"All of my books now come from readers' ideas.""For a while, people couldn't understand why I'd find them so fascinating, but I'd rather go to a trial than to a Broadway play. Now that we have Court TV, they see what I mean.""Have you ever heard the expression: Walk a mile in my shoes, and then judge me? And write your own books.""I always want to give the victim a voice.""I want to warn potential victims. Many of them are women, and many of them are battered women. It's a cause for me. When I look back, though, so many of the books I've written are about wives who just couldn't get away.""I'm publicizing the book that's done. I'm writing the book that's in the hopper, and I'm doing a little advance research on the book to come.""Lazy people tend not to take chances, but express themselves by tearing down other's work.""Some writers hate to go to trials, but I love trials.""The why of murder always fascinates me so much more than the how.""Try to open up your mind a little, and move away from rigid opinions of what people should do and be - unless you have been there."
Ann Rule was born on October 22, 1935 in Lowell, Michigan to Chester R. "Stack" Stackhouse and Sophie Hansen. Her mother was a school teacher, specializing in developmentally disabled children and her father was a basketball, football and track coach. Due to her father's career, they often moved as she grew up.
Ann was surrounded by family following careers in law enforcement. Her grandfather and uncle were sheriffs in Michigan, another uncle was a medical examiner and a cousin was a prosecutor. She spent her summers with her grandparents doing volunteer work in the local jail.
She eventually graduated from Coatesville High School then attended the University of Washington. She majored in creative writing, along with minors in criminology, penology and psychology. She extended her education for two more years at High Line Community College by taking criminal courses such as crime scene investigation, to include photography, police administration and several others. She continues her adult education in criminal studies to this day and even teaches courses herself.
She presently lives in the Puget Sound area of Washington state and is a mother of five and a grandmother of three. Her daughter, Leslie Rule, is also a published author.
Early in her career Ann Rule wrote for several publications geared for women, often focusing on topics related to health and mothering. She later wrote for the magazine True Detective under the presumably male nom de plume "Andy Stack". When she started writing for the magazine in 1969, the editor suggested she write under a male name in order to be taken seriously as a crime writer despite having a short stint as a police officer herself (with the Seattle Police Department). After proving her ability in several magazines, including Master Detective, Inside Detective, Front Page Detective, and Office Detective she was invited to start writing under her own name, but decided to keep the pen name at that time in the interest of protection for herself and her family from her subjects.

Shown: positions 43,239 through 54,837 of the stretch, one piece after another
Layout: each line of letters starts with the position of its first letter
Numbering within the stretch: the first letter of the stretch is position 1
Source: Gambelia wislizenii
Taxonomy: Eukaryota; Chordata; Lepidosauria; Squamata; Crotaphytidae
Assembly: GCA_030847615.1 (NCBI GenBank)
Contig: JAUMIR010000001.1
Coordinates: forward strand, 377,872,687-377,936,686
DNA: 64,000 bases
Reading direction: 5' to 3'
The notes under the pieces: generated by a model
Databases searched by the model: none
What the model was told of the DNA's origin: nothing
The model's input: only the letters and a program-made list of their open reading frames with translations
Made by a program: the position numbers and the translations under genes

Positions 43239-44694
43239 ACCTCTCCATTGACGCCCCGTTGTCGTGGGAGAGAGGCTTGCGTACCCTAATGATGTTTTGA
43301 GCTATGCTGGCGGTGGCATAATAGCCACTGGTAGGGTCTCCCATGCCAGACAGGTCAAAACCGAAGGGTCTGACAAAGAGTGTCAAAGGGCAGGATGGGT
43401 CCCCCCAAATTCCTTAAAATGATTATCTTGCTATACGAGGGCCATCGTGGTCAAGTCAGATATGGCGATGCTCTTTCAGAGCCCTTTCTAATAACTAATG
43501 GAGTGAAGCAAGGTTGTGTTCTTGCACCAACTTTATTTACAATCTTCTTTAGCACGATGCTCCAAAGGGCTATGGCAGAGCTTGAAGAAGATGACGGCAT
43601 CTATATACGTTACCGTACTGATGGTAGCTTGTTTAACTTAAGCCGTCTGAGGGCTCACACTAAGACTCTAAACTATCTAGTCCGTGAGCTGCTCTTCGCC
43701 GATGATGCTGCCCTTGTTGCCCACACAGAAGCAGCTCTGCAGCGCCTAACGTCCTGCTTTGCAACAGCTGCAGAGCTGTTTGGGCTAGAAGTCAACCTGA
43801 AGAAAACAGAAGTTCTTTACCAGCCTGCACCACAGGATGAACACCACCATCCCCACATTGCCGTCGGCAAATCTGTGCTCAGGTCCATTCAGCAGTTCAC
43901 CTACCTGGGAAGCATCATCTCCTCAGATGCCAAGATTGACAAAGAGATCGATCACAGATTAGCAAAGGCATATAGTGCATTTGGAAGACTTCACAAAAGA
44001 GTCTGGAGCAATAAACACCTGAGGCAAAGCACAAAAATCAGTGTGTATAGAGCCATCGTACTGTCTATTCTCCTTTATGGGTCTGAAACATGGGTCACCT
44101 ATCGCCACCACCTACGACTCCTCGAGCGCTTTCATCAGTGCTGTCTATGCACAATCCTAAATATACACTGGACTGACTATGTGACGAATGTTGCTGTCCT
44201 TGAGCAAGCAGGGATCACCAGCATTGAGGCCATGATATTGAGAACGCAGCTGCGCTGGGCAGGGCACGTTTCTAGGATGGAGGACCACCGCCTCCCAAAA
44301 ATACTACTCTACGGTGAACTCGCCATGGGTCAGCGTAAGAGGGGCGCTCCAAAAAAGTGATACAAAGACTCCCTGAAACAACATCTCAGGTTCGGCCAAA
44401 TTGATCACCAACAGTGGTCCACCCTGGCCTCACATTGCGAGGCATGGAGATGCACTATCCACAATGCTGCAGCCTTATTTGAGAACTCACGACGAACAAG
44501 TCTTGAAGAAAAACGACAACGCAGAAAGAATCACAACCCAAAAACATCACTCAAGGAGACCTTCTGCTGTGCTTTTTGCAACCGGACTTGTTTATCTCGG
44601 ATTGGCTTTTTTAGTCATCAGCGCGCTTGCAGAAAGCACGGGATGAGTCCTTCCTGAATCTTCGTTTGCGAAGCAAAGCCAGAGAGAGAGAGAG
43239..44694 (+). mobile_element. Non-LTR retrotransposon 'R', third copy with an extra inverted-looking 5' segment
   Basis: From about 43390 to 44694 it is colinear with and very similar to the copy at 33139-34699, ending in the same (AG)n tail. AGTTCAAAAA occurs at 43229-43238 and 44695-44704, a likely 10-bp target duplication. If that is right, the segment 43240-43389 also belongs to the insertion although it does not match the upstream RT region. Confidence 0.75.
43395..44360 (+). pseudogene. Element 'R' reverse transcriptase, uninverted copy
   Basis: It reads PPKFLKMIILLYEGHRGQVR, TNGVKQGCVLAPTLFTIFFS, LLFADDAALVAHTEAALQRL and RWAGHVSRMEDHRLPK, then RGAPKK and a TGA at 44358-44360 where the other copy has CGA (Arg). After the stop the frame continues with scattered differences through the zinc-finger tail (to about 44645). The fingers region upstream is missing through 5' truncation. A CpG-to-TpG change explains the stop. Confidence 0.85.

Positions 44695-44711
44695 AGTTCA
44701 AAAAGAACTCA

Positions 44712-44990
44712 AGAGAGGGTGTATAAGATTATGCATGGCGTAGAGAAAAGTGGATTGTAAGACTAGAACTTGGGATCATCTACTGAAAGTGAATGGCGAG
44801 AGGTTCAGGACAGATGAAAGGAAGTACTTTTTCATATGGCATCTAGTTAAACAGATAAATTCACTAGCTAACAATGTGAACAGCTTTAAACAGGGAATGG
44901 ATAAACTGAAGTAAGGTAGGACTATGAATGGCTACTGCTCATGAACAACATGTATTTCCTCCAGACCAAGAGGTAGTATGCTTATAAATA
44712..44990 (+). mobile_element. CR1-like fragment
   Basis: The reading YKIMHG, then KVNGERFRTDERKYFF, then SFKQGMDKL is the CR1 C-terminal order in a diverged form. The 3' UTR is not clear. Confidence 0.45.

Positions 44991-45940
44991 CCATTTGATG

She came to prominence with her first book, The Stranger Beside Me, about serial killer Ted Bundy. At the time she started researching the book, the murders were still unsolved. In the course of time, it became clear that the killer was Bundy, her friend and previous colleague on the suicide hotline at the King County Crisis Clinic. She has also met and interviewed a number of other serial killers in the course of researching her books.
She wrote The Stranger Beside Me under her own name. However, her next three books (The Lust Killer, Jerry Brudos; The Want-Ad Killer, Harvey Carignan; and The I-5 Killer, Randall Woodfield) were written as Andy Stack at her agent's advice since she had been offered very little advance for them. Once she had established popularity under her own name, later editions of the books listed her as the author and sold much better.
Rule, who lives in the Seattle suburb of Renton, has been writing fulltime since 1969 and has published more than 20 books and 1,400 articles, and she also teaches seminars to law enforcement groups. She was also part of the task force that created Vi-CAP, a computer tracking system designed to identify serial killers. Although some of her cases have been high-profile, she says she prefers the "sleeper" cases, not wanting the reader to know the ending before picking up the book. She also tries to keep in touch with the families of the victims, and sometimes will add an update to a later edition of a book to include new information.
In 2008, The Library of America selected Rule’s story “Young Love” from the book Empty Promises for inclusion in its two-century retrospective of American True Crime writing.